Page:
But what’s really useful is the tip in the first comment. It mentions an obscure crontab feature: @reboot. This will let you, as a user, execute a script when the machine boots up. This is dead handy, as it means that your application can be automatically restarted on server boot without having to bother the sysadmins.

More info:


PUTting an URL

Today, somebody at work wanted to PUT some data to an URL. It’s part of an internal web service we use. Should be easy write. In Perl, it’s pretty trivial.

my $ua = LWP::UserAgent->new();
my $req = PUT '', Content => $ARGV[0];
my $resp = $ua->request( $req );
die $resp->status_line, "n" unless $resp->is_success;

That takes the first command line argument and PUTs it Pretty simple stuff. But compare this to the Java way, which is what my colleague was attempting.

public class HttpPutTest {
    public static void main(String[] args) throws IOException {
        URL dest = new URL("");
        HttpURLConnection conn = (HttpURLConnection) dest.openConnection();
        if (conn.getResponseCode() < 200 || conn.getResponseCode() > 299)
            throw new IOException(conn.getResponseMessage());

Firstly, as with all Java, the sheer verbosity is staggering. But there are two things of interest to me here.

  1. The request and response are conflated into one object, an UrlConnection (or variation thereof). There’s no way to retrieve header values on the request once they’ve been set.
  2. Setting the content is done through the most contorted route. Firstly, we have to tell the connection that it’s to expect output (why? I’m doing output things below, it should work it out). Secondly, we have to fetch an OutputStream, marshal our input into bytes and then write those bytes to the stream.

It’s that OutputStream that gets me. Oh, I can see why you’d need it occasionally. But 90% of the time when you’re doing a PUT or a POST, the amount of data is tiny, and you have it all up front. So you don’t need to stream it to the server. You’re paying the price for it 100% of the time, even though it’s only needed 1% of the time, if that. Really, how hard would a setContent() method be?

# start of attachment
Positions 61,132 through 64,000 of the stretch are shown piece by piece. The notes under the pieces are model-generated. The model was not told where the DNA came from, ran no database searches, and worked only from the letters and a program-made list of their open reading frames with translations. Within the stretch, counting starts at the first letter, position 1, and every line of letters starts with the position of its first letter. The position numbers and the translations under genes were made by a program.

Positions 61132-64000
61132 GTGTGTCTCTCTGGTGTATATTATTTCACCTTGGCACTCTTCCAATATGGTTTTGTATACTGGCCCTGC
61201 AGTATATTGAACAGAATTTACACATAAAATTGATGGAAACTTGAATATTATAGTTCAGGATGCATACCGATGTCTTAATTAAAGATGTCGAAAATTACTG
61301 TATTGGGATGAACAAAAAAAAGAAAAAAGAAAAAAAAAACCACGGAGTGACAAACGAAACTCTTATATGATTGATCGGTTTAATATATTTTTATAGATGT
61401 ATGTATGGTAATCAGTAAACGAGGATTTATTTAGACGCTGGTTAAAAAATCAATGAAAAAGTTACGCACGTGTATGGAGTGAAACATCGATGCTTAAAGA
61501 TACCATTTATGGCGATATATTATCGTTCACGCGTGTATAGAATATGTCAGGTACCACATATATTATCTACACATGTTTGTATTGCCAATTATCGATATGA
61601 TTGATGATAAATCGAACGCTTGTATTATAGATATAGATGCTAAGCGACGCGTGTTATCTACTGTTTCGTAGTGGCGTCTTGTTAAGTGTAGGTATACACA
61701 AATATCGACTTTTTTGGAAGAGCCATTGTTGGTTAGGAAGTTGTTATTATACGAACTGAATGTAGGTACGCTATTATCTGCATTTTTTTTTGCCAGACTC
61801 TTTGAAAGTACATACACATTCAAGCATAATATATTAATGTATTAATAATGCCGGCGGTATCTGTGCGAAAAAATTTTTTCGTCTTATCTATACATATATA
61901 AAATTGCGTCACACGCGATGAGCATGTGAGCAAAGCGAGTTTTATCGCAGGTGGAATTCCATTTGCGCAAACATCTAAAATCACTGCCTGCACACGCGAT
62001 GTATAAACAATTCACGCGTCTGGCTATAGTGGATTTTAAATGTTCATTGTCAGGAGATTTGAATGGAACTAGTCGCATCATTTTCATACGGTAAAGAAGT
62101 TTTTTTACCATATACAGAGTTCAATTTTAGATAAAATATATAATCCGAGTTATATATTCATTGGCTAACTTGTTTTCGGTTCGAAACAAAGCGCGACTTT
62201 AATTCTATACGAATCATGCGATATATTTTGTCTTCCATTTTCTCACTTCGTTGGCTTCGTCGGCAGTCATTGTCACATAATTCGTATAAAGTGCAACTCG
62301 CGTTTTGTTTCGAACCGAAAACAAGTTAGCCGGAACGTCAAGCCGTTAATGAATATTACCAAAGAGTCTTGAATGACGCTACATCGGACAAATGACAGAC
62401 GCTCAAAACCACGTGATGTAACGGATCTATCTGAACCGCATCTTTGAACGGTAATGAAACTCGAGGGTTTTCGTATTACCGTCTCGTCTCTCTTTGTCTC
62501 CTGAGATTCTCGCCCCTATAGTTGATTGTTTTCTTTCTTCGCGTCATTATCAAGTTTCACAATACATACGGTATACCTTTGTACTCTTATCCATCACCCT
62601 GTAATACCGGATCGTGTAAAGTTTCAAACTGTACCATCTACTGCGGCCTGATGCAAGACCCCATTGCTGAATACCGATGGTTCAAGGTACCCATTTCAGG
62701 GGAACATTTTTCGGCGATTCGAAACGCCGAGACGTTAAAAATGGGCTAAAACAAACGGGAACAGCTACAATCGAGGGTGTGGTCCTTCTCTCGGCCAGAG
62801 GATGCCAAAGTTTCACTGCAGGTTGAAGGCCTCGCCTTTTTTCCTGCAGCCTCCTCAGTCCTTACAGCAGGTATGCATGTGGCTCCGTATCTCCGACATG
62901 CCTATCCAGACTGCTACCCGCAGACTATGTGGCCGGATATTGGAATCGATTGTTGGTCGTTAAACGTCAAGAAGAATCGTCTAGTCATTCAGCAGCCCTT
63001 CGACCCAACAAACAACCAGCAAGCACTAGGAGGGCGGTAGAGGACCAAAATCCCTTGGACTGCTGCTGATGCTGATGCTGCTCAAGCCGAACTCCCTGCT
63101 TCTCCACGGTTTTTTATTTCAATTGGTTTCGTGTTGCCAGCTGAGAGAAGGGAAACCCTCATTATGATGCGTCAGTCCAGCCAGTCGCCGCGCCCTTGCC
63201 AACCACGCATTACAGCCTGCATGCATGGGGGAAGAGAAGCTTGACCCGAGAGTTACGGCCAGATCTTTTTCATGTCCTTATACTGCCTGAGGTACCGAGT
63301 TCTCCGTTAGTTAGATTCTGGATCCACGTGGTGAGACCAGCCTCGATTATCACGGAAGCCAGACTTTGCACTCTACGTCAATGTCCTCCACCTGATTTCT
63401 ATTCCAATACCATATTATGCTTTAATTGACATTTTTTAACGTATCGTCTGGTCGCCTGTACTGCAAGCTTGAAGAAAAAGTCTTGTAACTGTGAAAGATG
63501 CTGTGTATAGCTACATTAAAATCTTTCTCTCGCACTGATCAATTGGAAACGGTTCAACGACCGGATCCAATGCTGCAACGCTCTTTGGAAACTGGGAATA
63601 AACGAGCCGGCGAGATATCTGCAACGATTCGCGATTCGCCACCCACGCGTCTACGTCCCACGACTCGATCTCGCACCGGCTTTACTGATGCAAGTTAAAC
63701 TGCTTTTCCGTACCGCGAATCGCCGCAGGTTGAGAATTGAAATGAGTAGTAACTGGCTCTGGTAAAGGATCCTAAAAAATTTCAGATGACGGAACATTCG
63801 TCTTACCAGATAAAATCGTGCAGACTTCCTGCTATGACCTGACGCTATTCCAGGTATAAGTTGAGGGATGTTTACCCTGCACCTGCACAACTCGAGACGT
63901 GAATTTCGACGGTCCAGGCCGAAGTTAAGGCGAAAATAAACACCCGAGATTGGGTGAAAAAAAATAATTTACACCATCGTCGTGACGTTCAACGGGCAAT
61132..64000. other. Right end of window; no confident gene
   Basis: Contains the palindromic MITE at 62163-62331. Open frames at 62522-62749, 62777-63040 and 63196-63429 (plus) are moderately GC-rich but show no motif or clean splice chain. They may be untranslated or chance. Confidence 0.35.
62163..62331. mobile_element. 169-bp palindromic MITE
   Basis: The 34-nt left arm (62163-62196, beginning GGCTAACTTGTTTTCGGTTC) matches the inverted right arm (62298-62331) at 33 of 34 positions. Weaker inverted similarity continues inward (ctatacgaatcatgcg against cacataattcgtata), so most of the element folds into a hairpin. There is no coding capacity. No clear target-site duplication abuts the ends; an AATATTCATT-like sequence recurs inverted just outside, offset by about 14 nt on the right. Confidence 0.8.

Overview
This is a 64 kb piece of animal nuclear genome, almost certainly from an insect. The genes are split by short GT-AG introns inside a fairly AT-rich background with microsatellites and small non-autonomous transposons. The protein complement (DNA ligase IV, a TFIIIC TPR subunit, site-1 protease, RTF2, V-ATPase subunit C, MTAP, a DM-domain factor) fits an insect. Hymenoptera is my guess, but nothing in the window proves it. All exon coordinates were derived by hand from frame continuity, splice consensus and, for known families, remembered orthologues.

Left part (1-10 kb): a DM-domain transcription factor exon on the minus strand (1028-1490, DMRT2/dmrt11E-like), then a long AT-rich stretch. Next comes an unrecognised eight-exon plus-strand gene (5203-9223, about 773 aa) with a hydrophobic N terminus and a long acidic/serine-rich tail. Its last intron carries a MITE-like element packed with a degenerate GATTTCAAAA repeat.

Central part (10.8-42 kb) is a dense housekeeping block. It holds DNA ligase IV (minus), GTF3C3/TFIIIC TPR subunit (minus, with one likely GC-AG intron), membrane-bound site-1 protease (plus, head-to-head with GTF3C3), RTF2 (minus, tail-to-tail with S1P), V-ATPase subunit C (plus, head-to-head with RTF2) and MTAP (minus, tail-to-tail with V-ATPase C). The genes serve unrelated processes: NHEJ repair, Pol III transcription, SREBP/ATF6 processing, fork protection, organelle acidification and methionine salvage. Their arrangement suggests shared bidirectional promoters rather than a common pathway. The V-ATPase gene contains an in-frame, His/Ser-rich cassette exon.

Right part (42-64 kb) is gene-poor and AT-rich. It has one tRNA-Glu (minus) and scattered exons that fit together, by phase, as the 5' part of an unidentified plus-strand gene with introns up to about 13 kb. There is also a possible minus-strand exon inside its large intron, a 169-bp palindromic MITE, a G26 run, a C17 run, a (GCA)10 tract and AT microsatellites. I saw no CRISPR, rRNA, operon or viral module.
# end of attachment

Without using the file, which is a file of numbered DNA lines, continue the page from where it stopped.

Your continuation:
Character Encodings

There have been a few links around to an article about AJAX and Multibyte Character Support today. He highlights how he fixed a problem by ensuring that he sent the correct HTTP headers for the character encoding he was using. After stabbing being thoroughly mislead by Internet Explorer.

Now the correct character-encoding ended up being UTF-8. But of course, you actually have to turn your data into UTF-8 first. But it’s still the right answer.

Unless you have really, really peculiar clients, you should always be sending out UTF-8 data. It’s a no-brainer.

But it highlights a deeper issue. You simply have to know what encoding your characters are in. It’s no good saying “ASCII” (I can’t type in “£” then?) or Latin-1 (because invariably it’s cp-1252 instead). UTF-8 being a superset of all the others (with the possible exception of some far-east characters that didn’t make it into the HAN Unification process).